5. (2) The SA node cell • Transmembrane potential of the sinoatrial node cell • Maximal repolarization (diastole) potential, –70mv • Low amplitude and long duration of phase 0. It is not so sharp as ventricle cell and Purkinje cell. • No phase 1 and 2 • Comparatively fast spontaneous depolarization at phase 4 A, Cardiac ventricular cell B, Sinoatrial node cell

  6. Mechanism of the membrane potential Phase 0, I Ca-L, slow channel and slow response cell Phase 3, Ik, the time dependent channel, was slowly inactivated near the maximal repolarization potential (-60 mv) Phase 4 Ik, ICa-T and If ICa-T, activated at –50 mv during the repolarization and contribute to the spontaneous deplorization during the Phase 4

  7. Fast and slow response, rhythmic and non-rhythmic cardiac cells • Fast response, non –rhythmic cells: working cells • Fast response, rhythmic cells: cells in special conduction system of A-V bundle and Purkinje network. • Slow response, non-rhythmic cells: cells in nodal area • Slow response rhythmic cells: S-Anode, atrionodal area (AN), nodal –His (NH)cells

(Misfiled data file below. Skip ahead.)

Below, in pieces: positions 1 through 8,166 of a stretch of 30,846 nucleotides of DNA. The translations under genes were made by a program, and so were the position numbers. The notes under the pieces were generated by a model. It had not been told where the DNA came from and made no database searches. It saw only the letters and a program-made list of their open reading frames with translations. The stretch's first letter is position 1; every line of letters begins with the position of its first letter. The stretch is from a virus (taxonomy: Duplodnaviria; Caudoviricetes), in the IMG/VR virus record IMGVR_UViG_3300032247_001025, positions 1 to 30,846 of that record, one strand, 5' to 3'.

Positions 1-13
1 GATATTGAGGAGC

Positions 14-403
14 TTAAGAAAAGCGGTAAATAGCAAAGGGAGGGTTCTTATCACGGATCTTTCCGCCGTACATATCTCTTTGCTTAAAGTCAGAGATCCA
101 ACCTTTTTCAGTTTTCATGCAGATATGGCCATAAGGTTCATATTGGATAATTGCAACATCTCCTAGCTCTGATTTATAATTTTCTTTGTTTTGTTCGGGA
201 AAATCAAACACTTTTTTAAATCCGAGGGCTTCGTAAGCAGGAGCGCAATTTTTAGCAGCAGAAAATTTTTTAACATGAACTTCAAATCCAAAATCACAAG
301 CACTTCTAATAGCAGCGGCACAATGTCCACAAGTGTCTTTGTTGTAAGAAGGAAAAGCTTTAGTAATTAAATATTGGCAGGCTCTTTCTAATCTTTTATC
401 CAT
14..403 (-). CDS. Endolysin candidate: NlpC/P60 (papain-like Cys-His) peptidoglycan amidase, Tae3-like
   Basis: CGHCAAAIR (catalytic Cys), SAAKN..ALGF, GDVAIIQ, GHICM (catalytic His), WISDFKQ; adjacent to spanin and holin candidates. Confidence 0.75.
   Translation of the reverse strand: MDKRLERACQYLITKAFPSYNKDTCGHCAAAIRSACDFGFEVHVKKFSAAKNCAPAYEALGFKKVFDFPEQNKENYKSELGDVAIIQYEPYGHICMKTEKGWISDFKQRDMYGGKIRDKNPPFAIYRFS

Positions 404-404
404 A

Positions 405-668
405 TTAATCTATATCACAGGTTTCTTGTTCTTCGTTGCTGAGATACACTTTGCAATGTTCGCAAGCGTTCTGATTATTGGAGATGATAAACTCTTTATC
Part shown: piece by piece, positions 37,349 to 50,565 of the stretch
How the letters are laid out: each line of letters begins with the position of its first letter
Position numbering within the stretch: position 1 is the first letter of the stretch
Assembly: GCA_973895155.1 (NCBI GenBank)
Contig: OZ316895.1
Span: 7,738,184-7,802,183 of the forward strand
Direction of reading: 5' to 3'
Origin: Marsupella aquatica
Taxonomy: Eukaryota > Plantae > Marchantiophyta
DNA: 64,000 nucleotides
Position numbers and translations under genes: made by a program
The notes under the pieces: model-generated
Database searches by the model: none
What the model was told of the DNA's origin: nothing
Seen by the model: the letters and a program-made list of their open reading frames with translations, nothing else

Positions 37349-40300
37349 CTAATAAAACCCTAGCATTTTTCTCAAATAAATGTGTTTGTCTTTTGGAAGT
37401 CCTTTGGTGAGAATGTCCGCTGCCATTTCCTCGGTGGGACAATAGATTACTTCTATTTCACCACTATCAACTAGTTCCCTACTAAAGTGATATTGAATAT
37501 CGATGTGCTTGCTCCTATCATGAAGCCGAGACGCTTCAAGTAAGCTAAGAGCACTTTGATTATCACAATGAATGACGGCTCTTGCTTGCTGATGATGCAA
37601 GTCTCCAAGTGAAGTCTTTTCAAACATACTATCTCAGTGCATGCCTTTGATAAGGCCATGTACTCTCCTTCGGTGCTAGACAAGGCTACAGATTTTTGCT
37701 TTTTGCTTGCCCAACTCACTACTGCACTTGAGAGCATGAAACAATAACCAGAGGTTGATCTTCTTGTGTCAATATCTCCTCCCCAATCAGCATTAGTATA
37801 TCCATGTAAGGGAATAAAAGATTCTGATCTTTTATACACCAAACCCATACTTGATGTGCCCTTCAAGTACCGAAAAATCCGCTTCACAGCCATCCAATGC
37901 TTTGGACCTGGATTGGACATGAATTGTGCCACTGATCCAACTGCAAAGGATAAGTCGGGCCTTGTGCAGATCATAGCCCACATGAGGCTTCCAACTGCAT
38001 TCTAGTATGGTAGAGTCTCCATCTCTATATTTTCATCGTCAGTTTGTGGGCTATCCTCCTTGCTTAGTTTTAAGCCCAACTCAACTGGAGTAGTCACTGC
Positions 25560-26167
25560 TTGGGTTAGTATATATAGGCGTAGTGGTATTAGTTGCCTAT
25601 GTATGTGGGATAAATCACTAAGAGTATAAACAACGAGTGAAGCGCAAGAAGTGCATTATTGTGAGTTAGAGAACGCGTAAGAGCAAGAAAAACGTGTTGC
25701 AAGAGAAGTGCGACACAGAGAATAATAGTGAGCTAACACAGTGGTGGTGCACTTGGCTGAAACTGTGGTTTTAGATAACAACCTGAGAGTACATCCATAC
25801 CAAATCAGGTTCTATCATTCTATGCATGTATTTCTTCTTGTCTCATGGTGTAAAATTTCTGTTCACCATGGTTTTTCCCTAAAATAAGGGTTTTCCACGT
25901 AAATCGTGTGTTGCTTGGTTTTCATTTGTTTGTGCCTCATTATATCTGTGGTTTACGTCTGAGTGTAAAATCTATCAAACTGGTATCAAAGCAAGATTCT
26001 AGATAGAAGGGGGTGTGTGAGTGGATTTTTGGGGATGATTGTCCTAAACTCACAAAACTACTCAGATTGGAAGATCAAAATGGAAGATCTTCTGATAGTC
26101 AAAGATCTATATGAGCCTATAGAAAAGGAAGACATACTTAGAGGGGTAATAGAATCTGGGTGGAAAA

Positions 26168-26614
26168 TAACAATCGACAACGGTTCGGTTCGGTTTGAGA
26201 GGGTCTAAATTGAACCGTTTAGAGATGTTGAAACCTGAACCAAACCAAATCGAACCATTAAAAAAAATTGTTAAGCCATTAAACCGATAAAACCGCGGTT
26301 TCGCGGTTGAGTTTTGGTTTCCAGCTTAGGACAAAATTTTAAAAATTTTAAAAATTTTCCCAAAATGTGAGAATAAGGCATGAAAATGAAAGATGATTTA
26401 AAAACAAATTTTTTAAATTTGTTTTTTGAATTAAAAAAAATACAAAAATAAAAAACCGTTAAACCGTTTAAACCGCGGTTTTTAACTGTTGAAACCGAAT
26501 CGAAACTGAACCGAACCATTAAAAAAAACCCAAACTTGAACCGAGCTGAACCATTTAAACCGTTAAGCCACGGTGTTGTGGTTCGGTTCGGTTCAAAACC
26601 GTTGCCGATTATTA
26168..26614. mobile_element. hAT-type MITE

8. II Electrical Properties of Cardiac Cells • Excitability, Conductivity and Automaticity • Excitability of Cardiac Muscle • Factors determining the excitability • Resting potential or maximum diastole potential (rhythmic cell). Low concentration of K+ outside the cell --- resting potential lower – excitability lower • Threshold potential. High concentration of Ca2+ outside the cell – threshold potential less negative – excitability lower • States of Na+ channel. • Resting state: close (could open at the threshold potential); activation (open); inactivation (close, but could not open at any potential), this state will transfer to resting state after a period of repolarization.